Currently there are vehicle barriers and those barriers when they were installed in 2006, were a desecration because they involved the unburying of O’odham ancestors and basically digging up graves. The Native American Graves [Protection] and Repatriation Act was waived, as well as a number of other laws. There have been structures on the Nation that are comprised. Right now current construction is on originally Hia C-ed O’odham territory, in what’s now known as Oregon Pipe National Monument and there’s a spring nearby. They’re currently drilling wells within a five-mile radius. They’re drilling for each well. There’s a big concern because this is a sacred site for Hia C-ed O’odham peoples. That’s something that the Tohono O’odham Nation has recognized in books and in history or in the documentation with anthropologists. They say that Hia C-ed O’odham are extinct. Obviously I’m one of them, and so I’m living here today.

MARC STEINER: You don’t look instinct to me.

NELLIE JO DAVID: There’s still a lot of Hia C-ed O’odham within the town of Ajo. It’s not on the reservation, but there are many Hia C-ed O’odham in town who have ancestral ties and have relatives that have lived on what’s considered park service land until very recently. One of the problems and these issues is it’s unseated territory, but it’s recognized as a national park or monument. They’re also putting towers there and they’re putting a wall through. I believe they’re starting there because it’s easier for them to start on park service land than have to deal with the relationship, the federal relationship that the US has with tribes who are supposed to have sovereign rights. But of course, that is very much infringed upon by the border patrol and by having wall construction on our ancestral territory.

MARC STEINER: I think the former vice chairman of your nation was quoted in the article as saying something like that native land is sovereign until it’s not— in terms of the invasive nature of what’s happening with the border patrol and surveillance on the land. I’m curious if you could just in conclusion, talk a bit about what the resistance is from people on your reservation, people in the Indian nations around there, and what form that takes and how you see this playing out.

NELLIE JO DAVID: Well, I’m in slight disagreement with that statement. I mean, I see where it comes from because the border patrol definitely acts as if they have the jurisdiction and they act as if it’s their land, but I think our leadership needs to take a stronger stand in claiming that sovereignty and fighting back in the form of lawsuits. Unfortunately, that’s very difficult because of the nature of what the law is and how reservation systems are seen under the eye of the federal  government.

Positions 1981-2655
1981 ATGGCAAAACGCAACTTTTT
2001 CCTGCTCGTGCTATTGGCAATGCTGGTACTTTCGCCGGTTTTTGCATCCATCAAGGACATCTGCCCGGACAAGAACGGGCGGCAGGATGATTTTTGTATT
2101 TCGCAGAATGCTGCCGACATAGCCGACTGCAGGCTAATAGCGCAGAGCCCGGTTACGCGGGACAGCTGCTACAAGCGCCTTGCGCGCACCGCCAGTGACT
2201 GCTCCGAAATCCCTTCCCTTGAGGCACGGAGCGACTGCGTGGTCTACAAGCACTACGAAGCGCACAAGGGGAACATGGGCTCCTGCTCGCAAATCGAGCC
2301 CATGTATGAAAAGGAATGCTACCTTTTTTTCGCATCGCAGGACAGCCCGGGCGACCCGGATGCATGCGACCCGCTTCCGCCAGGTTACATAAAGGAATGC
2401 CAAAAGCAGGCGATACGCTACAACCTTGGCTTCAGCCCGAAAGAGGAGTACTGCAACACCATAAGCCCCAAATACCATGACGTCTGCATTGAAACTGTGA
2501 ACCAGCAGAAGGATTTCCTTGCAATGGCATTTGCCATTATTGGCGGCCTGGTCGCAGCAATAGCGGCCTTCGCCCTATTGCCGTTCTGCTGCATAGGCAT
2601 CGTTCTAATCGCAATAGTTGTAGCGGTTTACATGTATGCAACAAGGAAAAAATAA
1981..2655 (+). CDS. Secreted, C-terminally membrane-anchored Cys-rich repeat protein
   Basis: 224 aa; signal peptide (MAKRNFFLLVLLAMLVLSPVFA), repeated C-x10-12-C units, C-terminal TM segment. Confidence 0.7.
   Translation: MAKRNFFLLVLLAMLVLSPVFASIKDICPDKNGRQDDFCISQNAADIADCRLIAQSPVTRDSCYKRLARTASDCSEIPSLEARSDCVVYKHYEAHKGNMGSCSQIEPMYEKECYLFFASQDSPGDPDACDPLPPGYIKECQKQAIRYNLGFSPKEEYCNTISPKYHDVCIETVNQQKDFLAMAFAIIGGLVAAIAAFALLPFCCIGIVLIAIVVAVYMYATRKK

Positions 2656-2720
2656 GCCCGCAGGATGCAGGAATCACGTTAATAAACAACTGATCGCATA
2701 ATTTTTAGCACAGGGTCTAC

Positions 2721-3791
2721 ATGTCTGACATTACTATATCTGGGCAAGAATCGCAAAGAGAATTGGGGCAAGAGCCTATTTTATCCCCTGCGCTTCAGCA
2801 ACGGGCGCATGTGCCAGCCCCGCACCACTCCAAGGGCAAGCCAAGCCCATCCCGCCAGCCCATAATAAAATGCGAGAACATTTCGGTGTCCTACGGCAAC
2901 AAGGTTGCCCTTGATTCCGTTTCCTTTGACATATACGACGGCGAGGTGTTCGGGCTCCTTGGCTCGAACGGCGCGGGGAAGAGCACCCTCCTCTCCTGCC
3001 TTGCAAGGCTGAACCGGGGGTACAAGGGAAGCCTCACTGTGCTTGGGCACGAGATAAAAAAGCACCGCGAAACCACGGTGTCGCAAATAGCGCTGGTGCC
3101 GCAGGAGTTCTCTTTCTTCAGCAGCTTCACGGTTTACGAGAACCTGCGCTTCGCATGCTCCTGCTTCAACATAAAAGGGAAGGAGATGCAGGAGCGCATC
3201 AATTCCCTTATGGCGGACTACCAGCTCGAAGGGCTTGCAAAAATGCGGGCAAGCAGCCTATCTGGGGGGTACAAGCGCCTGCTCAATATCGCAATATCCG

What’s happened with our nation is over time, all this hysteria and xenophobia has led to demands made by Department of Homeland Security for cooperation. The Nation is already struggling with poverty, with the effects of the drug war, with the effects of colonization and assimilation, and all that encompasses the occupation of our homeland. On top of that, we’ve lost our ancestral way of farming. Before there was a border there, we were farmers. And we still are farmers, but it’s a lot more difficult to navigate with the land and do ancestral farming when there’s a border that interferes with the water and interferes with how we’re doing the farming.

Getting back to that question of claiming our sovereignty, I think we have a long way to go because the occupation has been so devastating. The encroachment has had an effect on every member of the Nation. We often forget that we should have that inherent right. We should have that right to govern our own land. But because of programs like Operation Stonegarden under FEMA, which gives a large allocation to cooperate, sometimes the federal bureaucracy isn’t given a choice. You either cooperate with the border patrol or they might withhold funds or not be so supportive of programs with the Nation.

We’ve seen evidence of that when O’odham have tried to speak out for their rights. There’s just this big pushback where people that are leadership say, whether it be the vice chair or the chairman or council, they might want to say something about the border patrol. But if they were to do so, they would risk that relationship that they have with the Department of Homeland Security. That puts us all at odds with each other because it’s an internal struggle where the Nation is forced to cooperate with DHS. They have no choice because they’re the ones that control the funding, but yet the people have no outlet for human rights.

Border patrol have been violating O’odham human rights for a very long time, and O’odham them have had no outlet because they claim that they can do what they want. They claim that, “Well, for all intents and purposes, it’s a high trafficking area so we have the right to do roving patrols. We have the right to put our checkpoints. We have the right to have this constant surveillance and I’ll be damned with the Constitution.” The ACLU has a joke of a constitution-free zone and that is a good, I think that’s a good description because it does feel like we don’t have rights. I think that’s where the vice chairman was coming from, but the criticism of that is that as O’odham people, we need to exercise our rights. We can’t just lay over and allow them to take our rights, as they have been doing.

MARC STEINER: Nellie Jo David, this has been a fascinating discussion. I think we’ve learned a great deal talking with you. There’s just this one quick question as we close out, just for our viewers to understand. When you say the O’odham Nation, you’re talking about the Tohono O’odham Nation? Is that another way of saying it, just to be clear?

NELLIE JO DAVID: Yeah.

MARC STEINER: Okay.

NELLIE JO DAVID: That is the federally recognized government relationship. It currently—It’s a complicated relationship because O’odham in Mexico are recognized as part of our tribe, but federal funding is only relative to the piece of allotted or not, I shouldn’t say allotted, reservation land. Sorry.

MARC STEINER: I know what you mean. The land north of the border. It’s in the United States physically is what you’re talking about, right?

NELLIE JO DAVID: Yes.

MARC STEINER: Nellie Jo, this has been a really a great conversation. Nellie Jo David is an environmental activist, a member of the Tohono O’odham Nation, working on her PhD, and thank you so much. We look forward to staying in touch with you in terms of following the resistance and the struggle going on on Tohono land on the border. Thank you once again for taking the time to join us today.

NELLIE JO DAVID: Thank you for having me.

MARC STEINER: My pleasure. And I’m Marc Steiner here for The Real News Network. We will stay on top of this. Take care.